Wednesday, April 15, 2015

Personalized medicine starts to hit its stride

Image result for Epigenetics
The flexible genome [pic from nature.com]
I recently attended a conference at Harvard Medical School on big data and translational medicine.  Translational medicine is the discipline that links scientific discovery (bench insights) to patient care (at the bedside, hence the term that is sometimes used..."bench to bedside").  The general idea is that we never have a truly clean slate of health.  We are conceived, born, live our lives and eventually die.  During this time, we are in a constant state of change. While we have  a solid set of genes in our personal genetic code, they are under considerable pressure from other elements such as regulatory genes and epigenetic signals that are influenced by an individual's internal and external environment.  Some of the changes wrought by these elements are permanent and others are transient but either way, they affect the expression of the our genes in real time throughout our lives and constantly nudge us towards disease.  Add to the mix DNA repair mechanisms that also become less effective as we age, and the scene is set for our gradual demise from before we are even born. At any given time, we have a number of mutations and damaged physiological systems that do not constitute enough for overt disease.  Over time, these effects multiple and at some point we will experience a symptom or two and eventually, a diagnosis.  By the time the symptoms appear, the disease has become quite complex and pervasive, and because of this it is much more difficult to treat. If it could be caught in the earlier stages where there are fewer factors involved, and fewer compensatory systems triggered, it could potentially be nipped in the bud. This is one major goal of translational medicine- to identify the unique signals that show disease or disease risk at a stage where treatment is likely to be more targeted and more successful.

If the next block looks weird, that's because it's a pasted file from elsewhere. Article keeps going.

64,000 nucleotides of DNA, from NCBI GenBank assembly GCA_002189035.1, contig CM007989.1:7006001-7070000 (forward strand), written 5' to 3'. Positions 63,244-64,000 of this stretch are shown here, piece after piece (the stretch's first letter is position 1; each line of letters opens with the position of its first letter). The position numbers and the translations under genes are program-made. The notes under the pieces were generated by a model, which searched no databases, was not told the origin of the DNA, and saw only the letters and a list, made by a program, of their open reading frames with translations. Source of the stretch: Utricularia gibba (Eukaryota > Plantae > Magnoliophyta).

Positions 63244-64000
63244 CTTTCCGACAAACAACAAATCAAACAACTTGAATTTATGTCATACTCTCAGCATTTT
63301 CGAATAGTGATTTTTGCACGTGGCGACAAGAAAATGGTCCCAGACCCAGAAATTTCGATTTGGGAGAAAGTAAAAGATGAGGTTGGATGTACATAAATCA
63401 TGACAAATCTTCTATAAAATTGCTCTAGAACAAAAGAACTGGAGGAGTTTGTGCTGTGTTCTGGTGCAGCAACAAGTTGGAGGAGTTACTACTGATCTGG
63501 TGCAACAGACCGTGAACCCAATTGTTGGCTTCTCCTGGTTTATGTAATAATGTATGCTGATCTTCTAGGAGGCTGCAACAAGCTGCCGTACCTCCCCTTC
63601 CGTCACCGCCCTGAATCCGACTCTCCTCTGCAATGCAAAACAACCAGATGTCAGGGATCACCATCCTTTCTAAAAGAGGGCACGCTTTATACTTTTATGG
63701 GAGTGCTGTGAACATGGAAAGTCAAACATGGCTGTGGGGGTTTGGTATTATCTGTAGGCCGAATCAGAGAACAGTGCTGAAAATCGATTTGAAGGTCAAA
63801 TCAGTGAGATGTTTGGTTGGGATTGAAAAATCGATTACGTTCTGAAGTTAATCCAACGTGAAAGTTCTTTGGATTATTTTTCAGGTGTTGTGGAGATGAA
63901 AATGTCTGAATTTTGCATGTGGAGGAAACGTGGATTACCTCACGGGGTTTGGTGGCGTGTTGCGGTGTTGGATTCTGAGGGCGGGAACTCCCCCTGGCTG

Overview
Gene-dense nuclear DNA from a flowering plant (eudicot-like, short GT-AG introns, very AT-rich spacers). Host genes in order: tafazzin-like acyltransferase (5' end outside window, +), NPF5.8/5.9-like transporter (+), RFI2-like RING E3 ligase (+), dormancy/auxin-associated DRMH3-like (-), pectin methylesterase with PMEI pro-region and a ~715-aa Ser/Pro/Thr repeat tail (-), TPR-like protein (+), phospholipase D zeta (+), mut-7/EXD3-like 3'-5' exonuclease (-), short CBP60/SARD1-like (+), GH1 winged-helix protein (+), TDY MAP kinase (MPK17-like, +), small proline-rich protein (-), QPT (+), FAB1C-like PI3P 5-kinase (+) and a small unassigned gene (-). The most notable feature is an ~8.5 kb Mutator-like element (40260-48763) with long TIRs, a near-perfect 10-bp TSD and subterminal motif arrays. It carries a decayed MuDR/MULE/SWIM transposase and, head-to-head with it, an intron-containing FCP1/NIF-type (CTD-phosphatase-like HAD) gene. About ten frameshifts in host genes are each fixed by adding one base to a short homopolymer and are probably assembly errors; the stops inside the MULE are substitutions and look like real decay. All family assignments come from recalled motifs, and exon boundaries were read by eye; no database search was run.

Everything above is old news, but the conference revealed exciting new directions for translational medicine.  For the first time, I have hope that personalized medicine is really starting to become a reality.  Large data sets are being collected, not by physicians or pharmaceutical companies, but by patients.  Over 95% of these patients are allowing their data to be used for massive projects that will attempt to connect early signs and symptoms with the risk of various chronic diseases.  Linking seemingly insignificant phenotypic changes to chronic disease development will eventually allow serious diseases to be detected before they become fully fledged and more entrenched.  For instance, already we know that slow blink rate is related to Parkinson's Disease and this can be used as a flag to look for additional symptoms in patients who are at risk of  Parkinson's.  Whether medicines can be developed and given to patients at these very early stages remains to be seen, but a critical step is incorporating some of these phenotypic or 'patient-reported-outcomes' (PROs) into clinical trials so that the more subtle signs associated with disease can be used to monitor effectiveness of treatments in early stages.  Big data is crucial here, and that patients are willing to share their data at such an unprecedented rate is remarkable.  I have had ideas about epigenetic disease triggers, PROs as trial endpoints, and very early disease intervention for many years, and to see it start to come together as translational medicine is absolutely thrilling to me.
I believe we are on the edge of a precipice and that this science will now begin to accelerate on a logarithmic scale.  Astra Zeneca just signed a nice deal with PatientsLikeMe, which is a strong indication that personalized medicine is about to go mainstream.  I can't image a more exciting time to be in healthcare.  Now, if we can also figure out the economics of the system and make that work in favor of the patient versus the insurers, we would be firmly on the path to better health for all.
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